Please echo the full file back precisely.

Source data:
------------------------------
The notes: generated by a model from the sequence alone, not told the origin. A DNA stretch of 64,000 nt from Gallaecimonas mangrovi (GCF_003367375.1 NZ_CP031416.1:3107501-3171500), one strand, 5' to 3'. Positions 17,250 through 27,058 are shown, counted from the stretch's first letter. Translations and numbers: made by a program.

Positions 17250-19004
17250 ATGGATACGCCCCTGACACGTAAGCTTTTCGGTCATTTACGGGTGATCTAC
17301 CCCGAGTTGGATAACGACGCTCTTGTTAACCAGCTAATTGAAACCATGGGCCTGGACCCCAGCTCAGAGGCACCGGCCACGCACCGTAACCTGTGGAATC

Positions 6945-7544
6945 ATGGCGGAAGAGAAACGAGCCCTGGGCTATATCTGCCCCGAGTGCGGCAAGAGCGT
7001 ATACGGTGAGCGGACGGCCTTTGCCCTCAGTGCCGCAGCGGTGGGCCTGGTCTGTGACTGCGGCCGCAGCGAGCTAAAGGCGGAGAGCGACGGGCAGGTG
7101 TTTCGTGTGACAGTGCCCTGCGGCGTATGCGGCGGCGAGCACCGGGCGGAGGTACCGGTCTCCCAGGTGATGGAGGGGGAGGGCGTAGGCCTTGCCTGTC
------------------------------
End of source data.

The notes: generated by a model from the sequence alone, not told the origin. A DNA stretch of 64,000 nt from Gallaecimonas mangrovi (GCF_003367375.1 NZ_CP031416.1:3107501-3171500), one strand, 5' to 3'. Positions 17,250 through 27,058 are shown, counted from the stretch's first letter. Translations and numbers: made by a program.

Positions 17250-19004
17250 ATGGATACGCCCCTGACACGTAAGCTTTTCGGTCATTTACGGGTGATCTAC
17301 CCCGAGTTGGATAACGACGCTCTTGTTAACCAGCTAATTGAAACCATGGGCCTGGACCCCAGCTCAGAGGCACCGGCCACGCACCGTAACCTGTGGAATC

Positions 6945-7544
6945 ATGGCGGAAGAGAAACGAGCCCTGGGCTATATCTGCCCCGAGTGCGGCAAGAGCGT
7001 ATACGGTGAGCGGACGGCCTTTGCCCTCAGTGCCGCAGCGGTGGGCCTGGTCTGTGACTGCGGCCGCAGCGAGCTAAAGGCGGAGAGCGACGGGCAGGTG
7101 TTTCGTGTGACAGTGCCCTGCGGCGTATGCGGCGGCGAGCACCGGGCGGAGGTACCGGTCTCCCAGGTGATGGAGGGGGAGGGCGTAGGCCTTGCCTGTC